“Rangée 22, Sièges A et B,” said the woman with white hair and soft, blue eyes as she walked down the aisle of Flight 149 from London to Paris .

“Eh, bien,” said the little man behind her.

They stopped at Row 22.

“Siège près du hublot?” she asked.

“Oui,” he replied, and she stepped aside, but as he moved past, she gently touched the shoulder of his dark jacket. The old man, limping slightly, sat next to the window, and the old woman took the middle seat. Several other passengers walked by, then an attractive, dark-haired young woman, wearing an oversize white Oxford shirt with the sleeves rolled up halfway, put her travel bag in the overhead storage bin and sat in Seat C. She smiled at the older couple and said, “Good morning,” with an American inflection.

“Bonjour,” the old man replied cheerfully.

“Hello,” the old woman said, with a strong French accent.

“I assume you’re going home,” said the American.

“Yes,” said the Frenchwoman, “we came to London for the baptism of a great-granddaughter. When she is named after you, well, you must be there. But, at our age, four days is long enough to be away from home.”

“Do you live in Paris ?”

“No—in the north, in Vire, a little town.”

“Vire,” the young woman repeated the name, giving the pronunciation of “veer” just the slightest h at the end. “In Lower Normandy —where five roads come together. It is one of the most beautiful towns in France .”

“You know it! But, nobody knows Vire!”

“I’m a graduate student in history, at Columbia University , and Normandy is where American and European history came together again.”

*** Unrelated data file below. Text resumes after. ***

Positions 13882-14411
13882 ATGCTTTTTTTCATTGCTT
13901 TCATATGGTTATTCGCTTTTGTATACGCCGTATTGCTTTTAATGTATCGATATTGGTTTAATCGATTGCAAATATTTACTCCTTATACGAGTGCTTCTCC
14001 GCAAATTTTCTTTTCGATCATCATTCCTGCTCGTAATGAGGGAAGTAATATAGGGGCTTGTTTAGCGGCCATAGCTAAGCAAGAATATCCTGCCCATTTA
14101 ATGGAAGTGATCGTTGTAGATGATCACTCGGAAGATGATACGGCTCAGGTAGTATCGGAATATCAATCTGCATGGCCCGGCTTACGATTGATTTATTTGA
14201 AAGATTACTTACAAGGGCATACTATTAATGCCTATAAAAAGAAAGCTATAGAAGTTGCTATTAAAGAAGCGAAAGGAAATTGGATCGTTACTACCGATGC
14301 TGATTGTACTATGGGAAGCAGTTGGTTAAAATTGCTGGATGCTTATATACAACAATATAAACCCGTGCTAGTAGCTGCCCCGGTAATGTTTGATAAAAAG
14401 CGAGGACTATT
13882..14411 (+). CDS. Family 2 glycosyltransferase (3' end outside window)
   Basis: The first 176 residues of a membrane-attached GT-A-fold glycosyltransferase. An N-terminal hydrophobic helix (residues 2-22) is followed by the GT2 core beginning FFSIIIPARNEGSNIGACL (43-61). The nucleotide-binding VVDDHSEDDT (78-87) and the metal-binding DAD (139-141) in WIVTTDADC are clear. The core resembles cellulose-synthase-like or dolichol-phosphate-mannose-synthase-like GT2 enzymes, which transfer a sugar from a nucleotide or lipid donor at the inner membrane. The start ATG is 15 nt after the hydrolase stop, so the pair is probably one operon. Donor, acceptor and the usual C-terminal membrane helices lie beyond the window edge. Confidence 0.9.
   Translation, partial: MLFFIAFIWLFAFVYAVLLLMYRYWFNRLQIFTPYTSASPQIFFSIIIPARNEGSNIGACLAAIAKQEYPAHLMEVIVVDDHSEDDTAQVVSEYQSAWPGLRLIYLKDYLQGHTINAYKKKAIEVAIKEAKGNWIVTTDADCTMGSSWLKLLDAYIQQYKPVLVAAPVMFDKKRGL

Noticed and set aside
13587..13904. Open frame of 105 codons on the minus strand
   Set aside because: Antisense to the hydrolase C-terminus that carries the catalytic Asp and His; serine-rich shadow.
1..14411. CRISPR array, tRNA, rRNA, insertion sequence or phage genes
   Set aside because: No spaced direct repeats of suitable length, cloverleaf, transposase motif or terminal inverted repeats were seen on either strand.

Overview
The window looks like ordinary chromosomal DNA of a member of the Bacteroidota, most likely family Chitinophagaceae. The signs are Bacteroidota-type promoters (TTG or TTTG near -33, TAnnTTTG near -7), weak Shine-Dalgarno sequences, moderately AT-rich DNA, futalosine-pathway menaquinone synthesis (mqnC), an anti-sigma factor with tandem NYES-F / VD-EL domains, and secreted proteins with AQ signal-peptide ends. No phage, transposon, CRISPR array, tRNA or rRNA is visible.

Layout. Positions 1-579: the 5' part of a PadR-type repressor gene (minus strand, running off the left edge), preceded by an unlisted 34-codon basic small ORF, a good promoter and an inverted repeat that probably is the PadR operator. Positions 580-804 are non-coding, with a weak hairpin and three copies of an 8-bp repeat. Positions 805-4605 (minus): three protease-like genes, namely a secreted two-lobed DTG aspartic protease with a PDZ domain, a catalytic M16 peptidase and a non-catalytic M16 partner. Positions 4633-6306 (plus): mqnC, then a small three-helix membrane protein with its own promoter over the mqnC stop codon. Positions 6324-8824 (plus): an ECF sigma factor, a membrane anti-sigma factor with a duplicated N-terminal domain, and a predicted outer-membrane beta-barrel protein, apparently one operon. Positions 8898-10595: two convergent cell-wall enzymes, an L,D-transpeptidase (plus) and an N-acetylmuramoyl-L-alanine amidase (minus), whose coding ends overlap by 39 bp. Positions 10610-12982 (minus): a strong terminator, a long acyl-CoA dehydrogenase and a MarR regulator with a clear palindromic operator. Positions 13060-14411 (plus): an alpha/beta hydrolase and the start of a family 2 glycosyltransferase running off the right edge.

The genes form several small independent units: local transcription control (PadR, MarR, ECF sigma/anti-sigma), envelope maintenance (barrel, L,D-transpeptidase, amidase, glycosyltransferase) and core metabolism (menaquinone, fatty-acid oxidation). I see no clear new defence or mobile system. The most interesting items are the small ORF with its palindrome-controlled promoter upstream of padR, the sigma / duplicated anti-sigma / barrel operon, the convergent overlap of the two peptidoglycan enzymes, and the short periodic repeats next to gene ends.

“Is that where you’re traveling to?”

“Yes. This will be my fifth trip.”

“I do not wish to be impolite, but it is usually men who study war.”

The young woman’s smile was full and friendly. “You are absolutely right, but my grandfather was a soldier in World War II, he loved military history, and I loved being around my grandfather. I learned about it so that we’d have something in common. We talked about the tactics of Alexander the Great, of Napoleon, of Sherman , of all the great generals. I knew about the Battle of Agincourt before anyone told me that Shakespeare wrote a play about it.

“My grandfather studied World War II, especially June 6, 1944, and how Eisenhower and Rommel tried to out-guess each other. He said it was a chess match with two moves that would decide the world. History is fascinating. ...” Her words trailed off as she saw the old woman’s smile. “What?” the American asked uncertainly.

“It is history to you, but those are my memories. I was 20 years old in 1944.”

“Were you living in Vire then?”

“Yes, and I remember 6 June very well. We heard the planes that were dropping the American and British parachute soldiers. It was midnight, and Jacques was leaving Normandy .”

“At midnight?”

“Yes. He had to get away.”

“Why? What had he done?”

The old woman glanced at her husband, whose chin was on his chest, his eyes closed. She turned back to the American. “I can tell you in a sentence, or I can tell you in a story.”

 (End of excerpt)